US Poet Laureate Tracy K. Smith returns with WADE IN THE WATER, a new collection of poems that feels both timely and timeless. In lines that are as lyrical as they are wise (and so poignant you’ll want to write them down immediately), Smith makes connections between the current state of American culture and its history — police brutality, slavery, immigration, the Civil War, the Declaration of Independence (which she turns into an erasure poem). What does it mean to be an American, to be a woman in a society still dominated by men? Smith captures memories, found language, music, and the voices of the past to get to the beating heart of our nation today — and you’ll feel it in every fiber of your being while reading.

A LUCKY MAN by Jamel Brinkley
The nine stories in Jamel Brinkley’s collection A LUCKY MAN are about black men grappling with their place in the world, their pasts, their friendships, and their families — boys coming of age and encountering firsthand how privilege is tied to race and class, brothers navigating strained relationships, parents and children disappointing each other. Brinkley shows both the great beauty and ugliness of humanity — but always with empathy — and captures the ways in which our world is defined and divided by power. A LUCKY MAN so real and alive, much like its characters, that you’ll be eager to read whatever Brinkley writes next.

EYE LEVEL by Jenny Xie
US Poet Laureate Juan Felipe Hererra chose Jenny Xie as the winner of the Academy of American Poets’ 2017 Walt Whitman Award, and it’s easy to see why in her debut collection EYE LEVEL. Xie’s poems take us on a journey to new places (Vietnam, Cambodia, even a Greek island) in such vivid detail that you’ll feel as if you really traveled, as well as to new questions about immigration, identity, and loneliness. How do we really find home? What do we lose when we leave? Reading EYE LEVEL feels like taking a trip with someone who truly sees you, and the world, as it is. readmoreremove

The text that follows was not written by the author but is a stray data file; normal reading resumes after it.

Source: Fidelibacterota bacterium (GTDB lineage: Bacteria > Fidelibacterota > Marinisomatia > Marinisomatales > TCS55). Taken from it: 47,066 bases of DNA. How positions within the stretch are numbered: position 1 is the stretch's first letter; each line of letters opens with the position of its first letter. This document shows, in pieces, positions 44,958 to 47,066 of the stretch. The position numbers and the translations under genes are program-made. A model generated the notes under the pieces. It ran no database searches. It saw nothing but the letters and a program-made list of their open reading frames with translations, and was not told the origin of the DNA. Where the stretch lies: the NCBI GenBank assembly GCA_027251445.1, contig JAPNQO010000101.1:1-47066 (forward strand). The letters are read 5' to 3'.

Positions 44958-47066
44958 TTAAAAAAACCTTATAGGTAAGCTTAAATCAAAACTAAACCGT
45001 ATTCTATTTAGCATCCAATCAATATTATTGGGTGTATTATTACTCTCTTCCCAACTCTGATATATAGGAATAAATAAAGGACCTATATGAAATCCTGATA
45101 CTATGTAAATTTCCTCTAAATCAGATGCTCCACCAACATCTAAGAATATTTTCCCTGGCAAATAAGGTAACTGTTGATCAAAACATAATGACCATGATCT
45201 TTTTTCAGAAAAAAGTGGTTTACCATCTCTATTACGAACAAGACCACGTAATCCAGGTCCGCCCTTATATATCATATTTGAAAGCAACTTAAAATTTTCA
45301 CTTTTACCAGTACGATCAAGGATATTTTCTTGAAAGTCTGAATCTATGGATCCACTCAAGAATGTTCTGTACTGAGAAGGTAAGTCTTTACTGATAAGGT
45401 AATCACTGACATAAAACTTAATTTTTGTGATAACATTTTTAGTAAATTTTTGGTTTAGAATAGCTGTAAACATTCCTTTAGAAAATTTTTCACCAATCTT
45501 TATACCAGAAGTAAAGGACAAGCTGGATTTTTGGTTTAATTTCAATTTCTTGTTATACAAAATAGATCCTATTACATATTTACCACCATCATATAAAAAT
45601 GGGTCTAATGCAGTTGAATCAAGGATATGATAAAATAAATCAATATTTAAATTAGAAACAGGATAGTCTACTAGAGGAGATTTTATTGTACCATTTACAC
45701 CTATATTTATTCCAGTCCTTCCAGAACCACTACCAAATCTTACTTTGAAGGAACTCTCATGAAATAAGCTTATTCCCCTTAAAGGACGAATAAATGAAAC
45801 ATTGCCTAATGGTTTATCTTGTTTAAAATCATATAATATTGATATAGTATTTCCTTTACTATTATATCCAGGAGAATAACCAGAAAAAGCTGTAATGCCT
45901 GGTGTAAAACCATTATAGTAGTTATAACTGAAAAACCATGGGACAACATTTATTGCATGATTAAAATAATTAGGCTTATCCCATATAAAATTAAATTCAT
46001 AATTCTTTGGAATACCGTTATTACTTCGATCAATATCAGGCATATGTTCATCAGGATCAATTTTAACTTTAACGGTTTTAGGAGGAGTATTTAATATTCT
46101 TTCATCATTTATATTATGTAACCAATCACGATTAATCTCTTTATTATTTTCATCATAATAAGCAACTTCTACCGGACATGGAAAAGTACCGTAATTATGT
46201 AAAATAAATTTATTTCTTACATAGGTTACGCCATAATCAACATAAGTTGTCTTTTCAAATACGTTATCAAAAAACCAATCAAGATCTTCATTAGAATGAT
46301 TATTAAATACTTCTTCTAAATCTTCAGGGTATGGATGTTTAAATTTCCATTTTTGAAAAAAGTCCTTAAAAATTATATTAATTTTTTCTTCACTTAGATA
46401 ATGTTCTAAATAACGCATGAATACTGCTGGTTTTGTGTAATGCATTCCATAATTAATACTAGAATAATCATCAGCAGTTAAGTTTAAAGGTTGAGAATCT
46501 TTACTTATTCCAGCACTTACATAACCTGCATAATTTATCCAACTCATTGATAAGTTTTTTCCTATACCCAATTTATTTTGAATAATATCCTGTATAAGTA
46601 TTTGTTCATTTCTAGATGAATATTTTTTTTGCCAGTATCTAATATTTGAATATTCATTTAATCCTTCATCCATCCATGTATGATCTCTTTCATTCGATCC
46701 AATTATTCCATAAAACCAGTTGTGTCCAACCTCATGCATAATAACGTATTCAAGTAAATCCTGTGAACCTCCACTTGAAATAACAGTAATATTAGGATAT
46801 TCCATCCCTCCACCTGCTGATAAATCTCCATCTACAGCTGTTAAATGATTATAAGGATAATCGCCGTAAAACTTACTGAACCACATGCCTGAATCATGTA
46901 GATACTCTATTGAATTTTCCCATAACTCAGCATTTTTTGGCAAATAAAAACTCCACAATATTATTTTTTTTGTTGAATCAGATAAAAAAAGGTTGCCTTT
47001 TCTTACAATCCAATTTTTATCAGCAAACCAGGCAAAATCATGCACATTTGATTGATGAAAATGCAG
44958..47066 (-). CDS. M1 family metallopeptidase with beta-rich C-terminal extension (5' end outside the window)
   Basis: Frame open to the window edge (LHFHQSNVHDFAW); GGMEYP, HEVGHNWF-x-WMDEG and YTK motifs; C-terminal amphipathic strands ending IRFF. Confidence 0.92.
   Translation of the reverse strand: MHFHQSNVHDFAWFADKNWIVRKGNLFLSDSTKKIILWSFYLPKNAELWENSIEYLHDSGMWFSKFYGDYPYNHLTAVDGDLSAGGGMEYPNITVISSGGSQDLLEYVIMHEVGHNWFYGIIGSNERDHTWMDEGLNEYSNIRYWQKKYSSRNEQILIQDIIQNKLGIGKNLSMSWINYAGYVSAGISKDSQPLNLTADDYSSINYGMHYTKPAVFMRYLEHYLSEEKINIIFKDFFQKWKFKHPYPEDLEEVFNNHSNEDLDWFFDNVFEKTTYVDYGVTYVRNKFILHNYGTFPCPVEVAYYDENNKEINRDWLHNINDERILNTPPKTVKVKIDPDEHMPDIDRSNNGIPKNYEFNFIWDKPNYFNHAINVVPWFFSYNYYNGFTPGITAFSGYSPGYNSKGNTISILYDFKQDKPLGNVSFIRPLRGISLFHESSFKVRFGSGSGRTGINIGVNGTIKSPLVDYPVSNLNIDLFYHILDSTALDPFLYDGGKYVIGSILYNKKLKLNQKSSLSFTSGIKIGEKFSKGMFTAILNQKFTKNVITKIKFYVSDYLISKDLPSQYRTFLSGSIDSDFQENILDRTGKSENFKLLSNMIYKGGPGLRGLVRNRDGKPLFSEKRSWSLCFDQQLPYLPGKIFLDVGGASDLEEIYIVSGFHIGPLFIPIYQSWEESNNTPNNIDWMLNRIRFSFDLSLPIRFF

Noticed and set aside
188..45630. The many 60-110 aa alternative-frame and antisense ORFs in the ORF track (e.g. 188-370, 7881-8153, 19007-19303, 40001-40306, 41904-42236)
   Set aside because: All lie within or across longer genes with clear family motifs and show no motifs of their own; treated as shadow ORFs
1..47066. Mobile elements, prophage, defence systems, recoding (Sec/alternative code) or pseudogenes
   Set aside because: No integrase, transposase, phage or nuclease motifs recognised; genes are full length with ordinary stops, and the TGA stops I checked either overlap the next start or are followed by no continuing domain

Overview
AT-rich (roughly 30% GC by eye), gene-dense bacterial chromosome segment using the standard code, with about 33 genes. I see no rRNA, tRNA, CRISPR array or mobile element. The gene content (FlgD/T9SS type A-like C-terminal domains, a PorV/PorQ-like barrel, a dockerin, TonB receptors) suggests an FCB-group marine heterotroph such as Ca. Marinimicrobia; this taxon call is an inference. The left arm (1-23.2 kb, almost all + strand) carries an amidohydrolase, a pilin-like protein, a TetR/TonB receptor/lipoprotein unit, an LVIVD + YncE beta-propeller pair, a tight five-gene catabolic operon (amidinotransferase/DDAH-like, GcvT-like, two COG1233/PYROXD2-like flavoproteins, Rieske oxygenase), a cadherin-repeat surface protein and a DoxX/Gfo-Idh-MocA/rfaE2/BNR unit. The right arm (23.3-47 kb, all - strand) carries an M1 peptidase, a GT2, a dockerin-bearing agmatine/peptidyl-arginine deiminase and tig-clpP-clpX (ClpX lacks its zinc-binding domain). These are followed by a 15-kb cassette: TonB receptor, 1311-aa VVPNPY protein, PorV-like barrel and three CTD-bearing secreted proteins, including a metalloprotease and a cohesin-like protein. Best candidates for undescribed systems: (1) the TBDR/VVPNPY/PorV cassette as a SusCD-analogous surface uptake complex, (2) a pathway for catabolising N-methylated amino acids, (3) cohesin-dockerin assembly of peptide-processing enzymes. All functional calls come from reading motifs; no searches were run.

For Your Consideration: June 2018 LibraryReads Titles

Download, read, and nominate your favorite titles for the June 2018 LibraryReads list!

*Nominations are due April 20! Click here for the full list of 2018 deadlines.

BRING ME BACK by B.A. Paris
Also available in audio
The new thriller from the LibraryReads author of BEHIND CLOSED DOORS. “Paris once again proves her suspense chops with this can’t-put-down psychological thriller.” — Library Journal, starred review

Download the e-galley from Edelweiss

HOW HARD CAN IT BE? by Allison Pearson
Also available in audio
THREE starred reviews! Hilarious and poignant, the new adventures of Kate Reddy, the beleaguered heroine of Allison Pearson’s groundbreaking New York Times bestseller I DON’T KNOW HOW SHE DOES IT. “Tackling sexism, growing older, and understanding one’s needs when catering to those of so many others, Pearson writes realism with all the fun of escapism.” — Booklist, starred review

Download the e-galley from Edelweiss

WITCHMARK by C.L. Polk
Two starred reviews! A “stellar” (Publishers Weekly, starred review) fantasy debut that combines intrigue, magic, betrayal, and romance in an original world with a historical WWI tone. “Many disparate elements are expertly woven together to make this debut a crackler, with layers like a nesting doll and just as delightful to discover.” — Booklist, starred review